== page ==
Euthanasia is the intentional killing of a human in order to relieve their suffering. When life-sustaining treatments are withheld from a patient with a terminal condition, it’s called “passive” or non-voluntary euthanasia. When a suffering patient asks for their life to be terminated, it’s voluntary. The moral, ethical, and legal issues surrounding the practice are divisive around the globe. On one side, those that uphold the sanctity of human life; on the other, those that argue for self-determination and personal choice.
On November 1, the District of Columbia City Council voted 11-2 to pass the “Death with Dignity Act” that allows a physician to legally prescribe drugs to mentally competent people who have a terminal diagnosis of 6 months or less. You can read the article here.
Ironically, shouldn’t this decision spark a whole new discussion from the Blacks Lives Matter groups? This is, after all, Washington D.C., our nation’s capital with a 50.7% black or African-American population! Why is legalizing murder/suicide not opening another can of worms—could the District also use a suicide option to remove the suffering of the most marginal citizens?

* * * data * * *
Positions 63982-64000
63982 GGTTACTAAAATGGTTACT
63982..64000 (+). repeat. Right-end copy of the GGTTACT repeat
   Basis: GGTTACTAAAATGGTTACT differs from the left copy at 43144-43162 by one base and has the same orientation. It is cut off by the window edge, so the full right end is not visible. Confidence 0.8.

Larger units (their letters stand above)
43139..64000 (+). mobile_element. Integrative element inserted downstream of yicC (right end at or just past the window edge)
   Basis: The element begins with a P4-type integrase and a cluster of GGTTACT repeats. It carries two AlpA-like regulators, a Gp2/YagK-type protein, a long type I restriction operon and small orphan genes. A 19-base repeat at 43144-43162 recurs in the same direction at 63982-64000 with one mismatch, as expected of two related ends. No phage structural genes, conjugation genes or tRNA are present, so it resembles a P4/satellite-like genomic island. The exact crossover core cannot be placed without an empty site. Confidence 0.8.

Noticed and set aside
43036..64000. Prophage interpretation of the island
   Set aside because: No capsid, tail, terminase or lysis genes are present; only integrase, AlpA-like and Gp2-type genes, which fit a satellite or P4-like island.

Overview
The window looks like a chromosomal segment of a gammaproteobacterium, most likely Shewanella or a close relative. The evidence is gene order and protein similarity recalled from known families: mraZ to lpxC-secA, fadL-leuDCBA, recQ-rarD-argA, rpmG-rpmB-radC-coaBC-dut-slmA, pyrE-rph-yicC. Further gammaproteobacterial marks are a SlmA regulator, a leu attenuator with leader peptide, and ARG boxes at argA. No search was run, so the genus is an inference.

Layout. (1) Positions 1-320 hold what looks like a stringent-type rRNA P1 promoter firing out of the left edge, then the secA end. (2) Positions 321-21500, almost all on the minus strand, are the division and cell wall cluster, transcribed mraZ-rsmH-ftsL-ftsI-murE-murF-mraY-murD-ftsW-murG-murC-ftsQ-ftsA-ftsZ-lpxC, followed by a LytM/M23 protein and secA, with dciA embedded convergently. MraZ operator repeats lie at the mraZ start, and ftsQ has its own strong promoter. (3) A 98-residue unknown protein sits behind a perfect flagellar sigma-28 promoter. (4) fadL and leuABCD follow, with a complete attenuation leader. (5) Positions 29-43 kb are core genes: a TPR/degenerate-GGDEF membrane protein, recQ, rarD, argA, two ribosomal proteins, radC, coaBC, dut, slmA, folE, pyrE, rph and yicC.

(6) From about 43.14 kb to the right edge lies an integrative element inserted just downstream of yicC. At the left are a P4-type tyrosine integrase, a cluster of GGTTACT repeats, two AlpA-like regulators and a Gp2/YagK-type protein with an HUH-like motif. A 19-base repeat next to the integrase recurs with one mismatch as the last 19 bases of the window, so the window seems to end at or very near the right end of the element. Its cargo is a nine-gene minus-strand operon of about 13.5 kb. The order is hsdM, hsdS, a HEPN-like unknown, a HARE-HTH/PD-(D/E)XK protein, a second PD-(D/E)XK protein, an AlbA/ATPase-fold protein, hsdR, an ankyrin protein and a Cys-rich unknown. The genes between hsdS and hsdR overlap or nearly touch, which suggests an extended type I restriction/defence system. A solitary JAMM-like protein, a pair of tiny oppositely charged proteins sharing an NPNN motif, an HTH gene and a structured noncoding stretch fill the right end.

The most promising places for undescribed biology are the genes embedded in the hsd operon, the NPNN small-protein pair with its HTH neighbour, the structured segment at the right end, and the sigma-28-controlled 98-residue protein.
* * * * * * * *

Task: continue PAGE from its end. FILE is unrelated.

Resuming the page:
For example, take a hopelessly down-on-his-luck drug-dependent homeless man on the street who walks into a doctor’s office to demand assisted suicide. He has no future, no hope, and no means to overcome his dependence on a drug that will eventually kill him anyway. He complains that he is suffering, probably more so than anyone dying from cancer or another fatal disease. His lifestyle is his fatal disease. He demands to be put out of his misery and appears to be mentally competent in his demand.
The terms of the euthanasia law that just passed is fairly narrow now, but many social justice laws were narrow at their first passing (like abortion) and became more lenient over time as society grew used to new norms. By passing this law on assisted suicide, are they not emphatically declaring that some lives do not matter?